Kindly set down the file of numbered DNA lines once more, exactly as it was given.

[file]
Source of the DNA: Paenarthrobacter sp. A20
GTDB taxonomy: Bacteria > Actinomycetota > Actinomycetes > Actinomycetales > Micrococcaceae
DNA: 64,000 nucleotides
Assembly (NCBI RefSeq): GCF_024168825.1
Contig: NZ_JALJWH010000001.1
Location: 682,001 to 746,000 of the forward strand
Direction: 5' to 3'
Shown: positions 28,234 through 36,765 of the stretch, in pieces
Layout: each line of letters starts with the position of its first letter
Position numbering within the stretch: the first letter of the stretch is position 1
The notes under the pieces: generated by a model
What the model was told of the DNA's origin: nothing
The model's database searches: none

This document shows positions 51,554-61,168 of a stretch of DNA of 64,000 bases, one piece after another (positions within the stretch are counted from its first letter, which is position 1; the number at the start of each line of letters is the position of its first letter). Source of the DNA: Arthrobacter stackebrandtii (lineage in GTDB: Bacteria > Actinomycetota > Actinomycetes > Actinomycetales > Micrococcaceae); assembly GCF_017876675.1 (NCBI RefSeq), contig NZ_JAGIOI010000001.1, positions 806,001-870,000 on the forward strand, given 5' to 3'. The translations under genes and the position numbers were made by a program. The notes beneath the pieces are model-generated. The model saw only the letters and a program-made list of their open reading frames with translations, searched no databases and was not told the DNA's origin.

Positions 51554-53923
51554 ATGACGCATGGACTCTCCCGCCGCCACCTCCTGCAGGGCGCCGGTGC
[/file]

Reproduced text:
Source of the DNA: Paenarthrobacter sp. A20
GTDB taxonomy: Bacteria > Actinomycetota > Actinomycetes > Actinomycetales > Micrococcaceae
DNA: 64,000 nucleotides
Assembly (NCBI RefSeq): GCF_024168825.1
Contig: NZ_JALJWH010000001.1
Location: 682,001 to 746,000 of the forward strand
Direction: 5' to 3'
Shown: positions 28,234 through 36,765 of the stretch, in pieces
Layout: each line of letters starts with the position of its first letter
Position numbering within the stretch: the first letter of the stretch is position 1
The notes under the pieces: generated by a model
What the model was told of the DNA's origin: nothing
The model's database searches: none

This document shows positions 51,554-61,168 of a stretch of DNA of 64,000 bases, one piece after another (positions within the stretch are counted from its first letter, which is position 1; the number at the start of each line of letters is the position of its first letter). Source of the DNA: Arthrobacter stackebrandtii (lineage in GTDB: Bacteria > Actinomycetota > Actinomycetes > Actinomycetales > Micrococcaceae); assembly GCF_017876675.1 (NCBI RefSeq), contig NZ_JAGIOI010000001.1, positions 806,001-870,000 on the forward strand, given 5' to 3'. The translations under genes and the position numbers were made by a program. The notes beneath the pieces are model-generated. The model saw only the letters and a program-made list of their open reading frames with translations, searched no databases and was not told the DNA's origin.

Positions 51554-53923
51554 ATGACGCATGGACTCTCCCGCCGCCACCTCCTGCAGGGCGCCGGTGC